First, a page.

Author-Jeffrey Gitomer 2008
When I say “equity” what words come to mind? Most people think, “home,” or “home equity,” or some even “home equity loan.” Equity is the value difference between what you owe on something, and what that something is worth. A home, or a car, or a business.
There is also negative equity – you owe more that it’s worth. This is most prevalent in cars. It’s called being “upside down.”
How about “net worth?” What words come to mind? Most people think, “capital,” “money,” or “not enough.”
The other day I was talking with a salesman who was bragging about his “net worth,” and I asked him if it was the same as his equity.
Most people don’t think about net worth. They just work, spend, invest, or save. Adding it all up only occurs when someone asks for a financial statement or you’re about to retire and want to see if there’s enough.
Here’s the easiest way to think of the difference between the two: if you add up all your equities, and subtract all your debt, that will equal your net worth. Equity is determined one at a time; net worth can be the sum of many equity items.
The reality is that both equity and net worth are not just defined in terms of money, even though most people look at the terms and the results that way – especially accountants and bankers.
FACT: There is equity in everything – not just a home or a car. And the net worth of your life’s experiences can be measured in value that far exceeds money (although money is always nice).
How much are you worth? “Not enough” most will reply, but that’s because you are only measuring money. What is the equity that you have built? This is also about personal worth and personal equity. And, I want to challenge you that the more personal equity you build, the better your finances will be.
Here are a few equity areas to look at and question:
- Relationship equity. Who are you building equity with, and what principles are they built on? What is the value of these relationships if they are lost? How are you building relationship equity with the customers and the people you both need (business) and love (family and friends)?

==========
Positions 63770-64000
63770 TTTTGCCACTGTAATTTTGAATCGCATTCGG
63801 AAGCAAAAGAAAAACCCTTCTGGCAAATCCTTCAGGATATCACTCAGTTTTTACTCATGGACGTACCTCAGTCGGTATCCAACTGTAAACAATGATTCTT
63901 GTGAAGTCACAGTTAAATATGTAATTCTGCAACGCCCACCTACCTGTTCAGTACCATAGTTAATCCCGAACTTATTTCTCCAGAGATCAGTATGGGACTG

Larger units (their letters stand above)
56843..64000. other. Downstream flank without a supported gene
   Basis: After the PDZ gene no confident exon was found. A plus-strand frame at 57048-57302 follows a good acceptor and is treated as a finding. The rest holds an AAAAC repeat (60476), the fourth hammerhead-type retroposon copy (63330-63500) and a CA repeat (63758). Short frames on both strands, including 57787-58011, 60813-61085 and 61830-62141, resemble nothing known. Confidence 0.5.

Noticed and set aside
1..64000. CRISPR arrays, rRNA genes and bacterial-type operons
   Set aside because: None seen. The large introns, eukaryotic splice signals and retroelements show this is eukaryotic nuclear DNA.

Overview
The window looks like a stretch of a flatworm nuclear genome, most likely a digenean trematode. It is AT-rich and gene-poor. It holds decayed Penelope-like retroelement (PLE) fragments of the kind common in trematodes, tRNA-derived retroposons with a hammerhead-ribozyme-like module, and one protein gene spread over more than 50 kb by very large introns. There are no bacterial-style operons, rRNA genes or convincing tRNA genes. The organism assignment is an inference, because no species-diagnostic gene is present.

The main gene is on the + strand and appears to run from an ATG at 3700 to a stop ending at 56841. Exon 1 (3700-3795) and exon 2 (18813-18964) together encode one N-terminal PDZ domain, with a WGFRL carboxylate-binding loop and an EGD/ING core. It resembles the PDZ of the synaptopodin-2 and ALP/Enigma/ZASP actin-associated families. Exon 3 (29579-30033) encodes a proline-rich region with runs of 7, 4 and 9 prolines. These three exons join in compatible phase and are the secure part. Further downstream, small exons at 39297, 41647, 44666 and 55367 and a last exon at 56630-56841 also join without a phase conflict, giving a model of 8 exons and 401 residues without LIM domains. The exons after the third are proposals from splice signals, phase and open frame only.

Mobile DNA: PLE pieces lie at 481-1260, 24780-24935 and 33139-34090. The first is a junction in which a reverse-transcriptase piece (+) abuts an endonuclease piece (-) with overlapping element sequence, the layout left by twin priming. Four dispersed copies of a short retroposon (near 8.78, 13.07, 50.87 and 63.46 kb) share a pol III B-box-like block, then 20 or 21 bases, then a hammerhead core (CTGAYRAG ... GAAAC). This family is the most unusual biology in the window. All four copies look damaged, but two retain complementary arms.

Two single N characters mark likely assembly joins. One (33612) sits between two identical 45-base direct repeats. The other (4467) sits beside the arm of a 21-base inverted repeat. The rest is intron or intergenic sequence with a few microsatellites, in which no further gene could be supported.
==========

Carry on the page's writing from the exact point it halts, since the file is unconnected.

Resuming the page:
- Business equity. Not just money, how about your goodwill and your career. Charity, community, employment. What are you doing besides making profit that leads to success?
- Brand equity. Not just in your products or your business. I’m talking about brand you – your personal website, your blog, your weekly value-driven email magazine that is delivered to every customer and prospect. Branding is about positive promotion, not just advertising.
- Lifelong learning equity. How much of a personal time investment are you making in learning to become better at what you do?
- Sales knowledge equity. Are you better than the rest? Or are you just making your numbers – or maybe even less than that? If knowledge is strength, then watching TV and diverting your time away from building knowledge equity is weakness.
- Library equity. What books are you thinking about getting and reading? Why are they still on someone else’s shelf? How much time do you devote to reading every day? As much as you should? As much as television?
- Travel equity. Do you travel for fun, knowledge, business, and to “get away?” What have you learned? How has travel helped you grow?
- Creative equity. Do you know that creativity is a science and you can learn to be more creative? Do you know that every one of your customers and connections would love it if you had an IDEA for them?
- Reputation equity. How are you viewed in the community and the business community? How are you spoken about? And who speaks about you?
- Sweat equity. Usually applied to entrepreneurs, it’s the time they put in building the business at little or no pay. But it really means anything you work hard for.
- Sweet equity. Spending time doing what you love, with the people you love. It’s reduced tension, stress, and worry — increased fame, fortune, and fulfillment.
All of that equity adds up to your personal net worth – not measured in dollars, but in who you have become. And the value of that can be measured in your success, your relationships, your happiness, and your fulfillment. Hard to put a dollar value on that.
Jeffrey Gitomer is the author of The Little Red Book of Selling and eight other business books on sales, customer loyalty, and personal development. www.gitomer.com.